How Does It Work? | Adenovirus Vaccines

This week, we delve into Adenovirus Vaccines as part of our “How Does It Work?” 3D MoA animation series examining biotech topics on a molecular level.

In 2020, the World Health Organization declared the Covid-19 outbreak a pandemic, but not all viruses are bad news.

Adenoviruses are a family of viruses that can be used in vaccines to give us powerful protection against infectious diseases. In your lifetime, you’ve probably encountered adenoviruses that cause cold or flu-like symptoms. In vaccines, adenovirus DNA is modified to remove its harmful genes and a gene to express an antigen such as a viral protein is added.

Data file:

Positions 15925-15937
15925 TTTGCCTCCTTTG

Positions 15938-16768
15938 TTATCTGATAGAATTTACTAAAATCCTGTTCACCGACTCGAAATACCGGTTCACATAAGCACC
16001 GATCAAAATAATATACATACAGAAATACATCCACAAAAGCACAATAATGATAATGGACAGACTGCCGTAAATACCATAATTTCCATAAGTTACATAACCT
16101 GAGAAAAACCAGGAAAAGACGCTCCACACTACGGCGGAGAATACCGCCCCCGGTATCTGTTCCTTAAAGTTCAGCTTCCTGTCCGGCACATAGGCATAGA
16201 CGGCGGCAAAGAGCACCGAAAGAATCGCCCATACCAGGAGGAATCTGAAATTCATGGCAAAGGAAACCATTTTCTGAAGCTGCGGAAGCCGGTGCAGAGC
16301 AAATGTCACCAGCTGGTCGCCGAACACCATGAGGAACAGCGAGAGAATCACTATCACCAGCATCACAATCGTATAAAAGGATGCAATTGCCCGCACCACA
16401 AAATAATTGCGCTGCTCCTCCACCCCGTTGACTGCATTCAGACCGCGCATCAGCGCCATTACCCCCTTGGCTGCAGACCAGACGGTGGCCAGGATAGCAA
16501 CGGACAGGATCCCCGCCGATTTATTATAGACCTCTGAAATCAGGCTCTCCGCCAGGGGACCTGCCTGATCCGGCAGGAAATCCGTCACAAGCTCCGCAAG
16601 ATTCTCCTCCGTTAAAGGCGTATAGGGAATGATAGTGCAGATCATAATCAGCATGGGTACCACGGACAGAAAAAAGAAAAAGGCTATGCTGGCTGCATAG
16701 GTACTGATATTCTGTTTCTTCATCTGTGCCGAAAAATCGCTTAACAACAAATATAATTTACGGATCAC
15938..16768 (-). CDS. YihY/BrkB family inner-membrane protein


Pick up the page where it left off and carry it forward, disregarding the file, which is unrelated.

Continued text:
Proteins on the adenovirus surface help it to enter your cells where the viral protein gene is transcribed into mRNA. The mRNA is then translated into antigenic viral protein by ribosomes. This stimulates your immune cells to produce antibodies that help to combat a real infection.

The stability of adenoviruses is helping us to vaccinate patients in a wide range of areas, helping to limit the spread of serious disease.

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